A contemporary collection of luxury graphic metal surface concepts and paper-based works, embracing nuances of mid-century and brutalist architecture in their design.
The collection is targeted towards the luxury market, with the option to use the metal outcomes for a range of applications, such as large-scale interior surfaces, within the automotive industry, architectural cladding, or scaled down for opulent jewellery pieces. Alongside the metal outcomes is a coordinating collection of placement designs, intended to be either transferred onto metal, or to be commissioned as large-scale wallpaper murals, also capturing a structural brutalist intent. The wallpaper and metal products can either be used individually, used together to create a coordinating scheme, or even to use the metalwork externally on a building, and the wallpaper internally.
The beauty of brutalist architecture is often a topic of debate, not only for architects, but for many in the wider community. ModBrut aims to take the modernist and minimalist elements of the brutalist style, and bring them to life with a new beauty, by conveying it in a unique, graphic way on the surface of metal.
Future trend forecasting indicates how important it is for us to be in touch with textural surfaces, and surfaces that catch our attention and encourage us to interact with them – and this collection provides just that. Metal has a cooling contrast to other raw materials, providing a refreshing sensory experience. Its reflective quality allows light to bounce around spaces in new and exciting ways and allowing as much light into our environments as possible is proven to improve our well-being.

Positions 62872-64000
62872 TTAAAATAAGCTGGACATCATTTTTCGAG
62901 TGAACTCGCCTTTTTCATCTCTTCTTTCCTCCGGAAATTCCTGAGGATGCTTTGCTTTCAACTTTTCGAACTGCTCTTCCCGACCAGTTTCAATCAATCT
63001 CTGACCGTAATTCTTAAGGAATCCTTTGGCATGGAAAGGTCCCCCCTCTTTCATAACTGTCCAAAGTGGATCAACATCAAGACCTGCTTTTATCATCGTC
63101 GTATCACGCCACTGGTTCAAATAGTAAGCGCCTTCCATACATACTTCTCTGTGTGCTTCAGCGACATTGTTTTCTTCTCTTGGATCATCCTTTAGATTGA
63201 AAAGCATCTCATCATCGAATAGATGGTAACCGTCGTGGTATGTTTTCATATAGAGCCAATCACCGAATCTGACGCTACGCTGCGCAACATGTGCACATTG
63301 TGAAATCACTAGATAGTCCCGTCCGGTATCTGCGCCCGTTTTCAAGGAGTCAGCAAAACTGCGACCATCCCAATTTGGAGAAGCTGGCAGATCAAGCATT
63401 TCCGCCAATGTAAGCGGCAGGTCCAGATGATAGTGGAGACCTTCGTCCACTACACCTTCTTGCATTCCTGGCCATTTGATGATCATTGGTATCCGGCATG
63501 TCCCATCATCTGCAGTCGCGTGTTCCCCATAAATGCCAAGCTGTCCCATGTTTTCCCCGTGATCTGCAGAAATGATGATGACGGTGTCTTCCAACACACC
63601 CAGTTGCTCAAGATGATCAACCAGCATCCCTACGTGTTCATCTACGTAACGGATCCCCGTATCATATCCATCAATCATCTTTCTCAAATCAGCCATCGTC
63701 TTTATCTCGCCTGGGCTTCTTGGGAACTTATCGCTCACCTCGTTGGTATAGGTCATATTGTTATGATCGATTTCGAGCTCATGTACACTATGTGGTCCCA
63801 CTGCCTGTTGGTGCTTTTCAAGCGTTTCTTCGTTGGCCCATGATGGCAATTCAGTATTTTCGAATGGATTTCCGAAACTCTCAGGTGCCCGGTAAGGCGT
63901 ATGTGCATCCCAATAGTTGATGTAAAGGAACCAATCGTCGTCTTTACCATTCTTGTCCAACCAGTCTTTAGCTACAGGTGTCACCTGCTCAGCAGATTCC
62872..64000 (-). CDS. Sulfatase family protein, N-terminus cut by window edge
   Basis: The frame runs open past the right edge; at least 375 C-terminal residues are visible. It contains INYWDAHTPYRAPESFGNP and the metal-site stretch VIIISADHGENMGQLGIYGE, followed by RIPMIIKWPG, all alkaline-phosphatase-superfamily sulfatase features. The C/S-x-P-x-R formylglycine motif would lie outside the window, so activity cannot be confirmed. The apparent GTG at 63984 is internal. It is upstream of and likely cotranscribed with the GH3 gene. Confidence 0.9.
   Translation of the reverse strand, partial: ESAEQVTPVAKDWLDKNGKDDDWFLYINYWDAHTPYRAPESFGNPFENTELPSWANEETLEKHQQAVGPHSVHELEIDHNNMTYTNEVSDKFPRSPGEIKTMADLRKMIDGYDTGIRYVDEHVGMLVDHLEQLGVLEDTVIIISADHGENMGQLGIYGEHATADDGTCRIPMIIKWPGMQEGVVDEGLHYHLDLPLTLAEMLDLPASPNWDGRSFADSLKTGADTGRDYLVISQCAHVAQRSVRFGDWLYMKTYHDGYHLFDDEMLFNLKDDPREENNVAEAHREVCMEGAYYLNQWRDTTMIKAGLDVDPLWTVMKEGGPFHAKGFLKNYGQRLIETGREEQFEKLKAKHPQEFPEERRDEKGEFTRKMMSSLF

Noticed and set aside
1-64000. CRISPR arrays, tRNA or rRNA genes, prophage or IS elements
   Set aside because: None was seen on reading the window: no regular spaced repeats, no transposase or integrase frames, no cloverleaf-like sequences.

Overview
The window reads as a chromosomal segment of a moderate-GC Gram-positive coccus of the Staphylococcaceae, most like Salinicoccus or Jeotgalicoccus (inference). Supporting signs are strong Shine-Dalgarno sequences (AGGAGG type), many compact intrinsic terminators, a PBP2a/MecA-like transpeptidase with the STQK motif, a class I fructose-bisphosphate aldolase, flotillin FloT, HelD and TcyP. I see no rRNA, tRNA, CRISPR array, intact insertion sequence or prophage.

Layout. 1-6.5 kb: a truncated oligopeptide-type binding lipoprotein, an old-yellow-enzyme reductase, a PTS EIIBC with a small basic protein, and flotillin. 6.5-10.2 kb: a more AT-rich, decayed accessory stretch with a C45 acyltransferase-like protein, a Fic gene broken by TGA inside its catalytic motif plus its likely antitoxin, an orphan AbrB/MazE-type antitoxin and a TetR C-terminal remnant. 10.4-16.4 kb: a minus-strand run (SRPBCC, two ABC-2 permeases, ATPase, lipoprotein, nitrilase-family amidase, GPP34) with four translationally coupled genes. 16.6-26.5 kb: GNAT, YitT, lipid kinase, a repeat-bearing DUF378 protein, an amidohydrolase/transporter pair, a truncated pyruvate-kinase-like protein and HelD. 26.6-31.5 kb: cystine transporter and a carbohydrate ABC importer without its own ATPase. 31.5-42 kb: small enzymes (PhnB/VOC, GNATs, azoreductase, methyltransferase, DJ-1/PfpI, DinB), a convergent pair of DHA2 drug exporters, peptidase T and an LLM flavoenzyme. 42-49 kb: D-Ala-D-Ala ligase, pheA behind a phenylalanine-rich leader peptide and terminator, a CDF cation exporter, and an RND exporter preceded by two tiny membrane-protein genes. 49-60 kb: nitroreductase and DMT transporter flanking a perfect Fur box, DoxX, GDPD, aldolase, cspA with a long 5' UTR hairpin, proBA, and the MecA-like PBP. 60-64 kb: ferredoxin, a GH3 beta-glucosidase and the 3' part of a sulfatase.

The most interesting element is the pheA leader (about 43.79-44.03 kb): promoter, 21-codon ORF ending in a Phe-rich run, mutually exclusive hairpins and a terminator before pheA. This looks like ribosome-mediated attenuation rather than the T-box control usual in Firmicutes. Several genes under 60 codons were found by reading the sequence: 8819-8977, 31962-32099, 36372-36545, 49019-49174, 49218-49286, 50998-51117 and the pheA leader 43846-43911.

With a strong skill set in photography, capturing cityscapes, urban spaces and architectural structures is a key driving factor for many personal projects, but plays a pivotal role in the development of this collection. These photographs have inspired mixed media drawings and collages, and were directly recreated on the surface of the metal pieces. Additionally, working as a designer within a historical context highlights the importance of celebrating design movements from the 20th Century, and bringing them into today’s creative movements with a contemporary outlook.